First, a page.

RELEVANT merch is key here folks. You have to know your market, and the market you’re playing for and create your merchandise accordingly. For example, one of my buddies was constantly playing in front of a skater crowd, so he decided to create his own brand of skateboards and include it for sale at his merch table, and at a pretty high price point too. He sold a handful at EVERY show he did. The lesson here should be simple, if you’re a hip hop artist, logically, selling branded cowboy hats may not yield the highest return for you. Extreme, I know, but you get the point. Be smart with the type of merch you create and sell. Make it about “them” and not about “you”. T-shirts, wristbands and hats are all very good “generic” go-to’s if you’re struggling with some ideas.
Another cool tip is to use words or phrases that will resonate or have significant meaning with your audience. These phrases could be a certain lyric from one of your songs. Most musicians just tend to get lazy and put their “band name” on the front of a T- shirt and call it a day. Consider the following: Which T-shirt do you think sold more? The shirt that simply said “Drake” across the front? Or the shirt that said “YOLO” across the front? For those of you not familiar with (or into) Drake’s music, YOLO means, “You Only Live Once” which was a phrase he coined on his “Take Care” album. My guess is that even if you don’t know the artist, you’ve heard the phrase. I’m hoping you get the point.
The last thing I want to mention is that if you’ve got your merch ready to go, then you should also have some means of accepting plastic, and it needn’t be super complicated or expensive either. Google “Square” for your smart phone. Statistics show that more and more people walk with plastic over cash. Having a way to accept plastic is giving you (and your band if you have one) the highest potential to make as many sales as possible.
Make It a Killer Performance
Okay so let’s summarize; One: the event is established, so most likely there’ll be a decent sized audience to nag as many email subscribers as you can. Two: you’ll have relevant merch to sell which will appeal to your demographic and hopefully you’ll be accepting plastic as well. However, none of this will matter if you don’t master the third element; having a WICKED performance.
The one notable downside of pay-to-play shows is that “talent” or “quality” is not a prerequisite for bands to get on the show. Sometimes the audience suffers because of this. Make sure you’re not the band or artist who’s making the audience suffer. Video tape your rehearsals and play them back to back with your favorite artists’ performance on YouTube to see how they measure up. Remember to give your audience an experience. At the end of the day, that’s REALLY what they’re paying for; the experience. Find creative ways to enhance this experience for your audience. If you master the art of creating a memorable moment for your audience, you’ll inevitably arrive at the conversion point of having fans; raking in subscribers and selling merch will be incredibly easy for you. I can’t stress that enough.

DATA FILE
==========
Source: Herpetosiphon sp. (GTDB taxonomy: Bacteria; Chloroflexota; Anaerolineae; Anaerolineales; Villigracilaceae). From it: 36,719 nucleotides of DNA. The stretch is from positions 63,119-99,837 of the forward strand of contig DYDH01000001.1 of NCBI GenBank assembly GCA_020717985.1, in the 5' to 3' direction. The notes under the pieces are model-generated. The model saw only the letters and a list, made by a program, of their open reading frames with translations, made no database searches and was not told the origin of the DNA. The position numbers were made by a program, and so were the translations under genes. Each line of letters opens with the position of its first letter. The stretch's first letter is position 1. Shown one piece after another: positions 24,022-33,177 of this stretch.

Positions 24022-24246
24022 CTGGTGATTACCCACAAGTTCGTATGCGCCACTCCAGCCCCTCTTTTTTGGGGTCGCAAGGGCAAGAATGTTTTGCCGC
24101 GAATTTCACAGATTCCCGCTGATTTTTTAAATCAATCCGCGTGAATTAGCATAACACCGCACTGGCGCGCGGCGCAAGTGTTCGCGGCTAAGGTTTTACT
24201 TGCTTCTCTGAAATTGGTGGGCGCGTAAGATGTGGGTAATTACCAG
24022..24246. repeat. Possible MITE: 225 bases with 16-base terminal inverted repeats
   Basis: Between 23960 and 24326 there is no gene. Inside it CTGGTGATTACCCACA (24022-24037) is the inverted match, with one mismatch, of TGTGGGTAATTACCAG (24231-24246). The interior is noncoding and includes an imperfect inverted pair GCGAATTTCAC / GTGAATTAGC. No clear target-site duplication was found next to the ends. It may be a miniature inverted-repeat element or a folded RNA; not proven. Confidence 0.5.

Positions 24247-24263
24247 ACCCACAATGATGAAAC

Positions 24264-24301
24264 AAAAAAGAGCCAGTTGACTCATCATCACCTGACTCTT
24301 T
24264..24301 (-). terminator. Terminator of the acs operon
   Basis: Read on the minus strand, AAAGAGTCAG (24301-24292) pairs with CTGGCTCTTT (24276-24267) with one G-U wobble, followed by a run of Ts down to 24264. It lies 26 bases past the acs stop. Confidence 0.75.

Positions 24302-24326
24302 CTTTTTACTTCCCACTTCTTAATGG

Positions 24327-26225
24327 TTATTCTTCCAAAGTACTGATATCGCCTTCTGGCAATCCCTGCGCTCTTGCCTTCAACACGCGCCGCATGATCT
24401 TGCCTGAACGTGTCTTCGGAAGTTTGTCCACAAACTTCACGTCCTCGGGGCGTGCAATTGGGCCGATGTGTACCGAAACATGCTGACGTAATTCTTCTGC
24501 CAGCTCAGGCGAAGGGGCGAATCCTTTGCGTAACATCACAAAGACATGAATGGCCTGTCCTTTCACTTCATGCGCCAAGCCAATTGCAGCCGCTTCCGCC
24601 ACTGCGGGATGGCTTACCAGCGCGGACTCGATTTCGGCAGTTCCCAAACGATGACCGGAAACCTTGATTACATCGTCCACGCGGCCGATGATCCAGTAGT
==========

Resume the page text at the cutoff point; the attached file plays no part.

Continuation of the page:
You Scratch My Back…
As I’m sure you already know, the music industry is ALL about relationships. Unimaginable opportunities can open up for you and your band based solely on who you know. One thing I’ll say about pay-to-play events is that they attract people who are serious about their careers. Whether or not you feel these people are talented and deserving of attention is another issue. But it should be a priority for you to maintain relationships with other musicians and/or bands who are serious. There’ve been times where a promoter wanted to book me for an event, but I was already scheduled for another event and unable to commit. Rather than leave the promoter hanging by simply declining, I’d recommend another artist who I KNEW was serious, gaining the appreciation of both that promoter and the artist. I’ve also been booked for shows because another act was unavailable, and they in turn suggested me. This was because I had a relationship with them and they knew I was serious about my craft. Make sure you take the time to build and connect with other musicians, regardless of their genre; if they’re serious, you guys will be able to help each other down the road.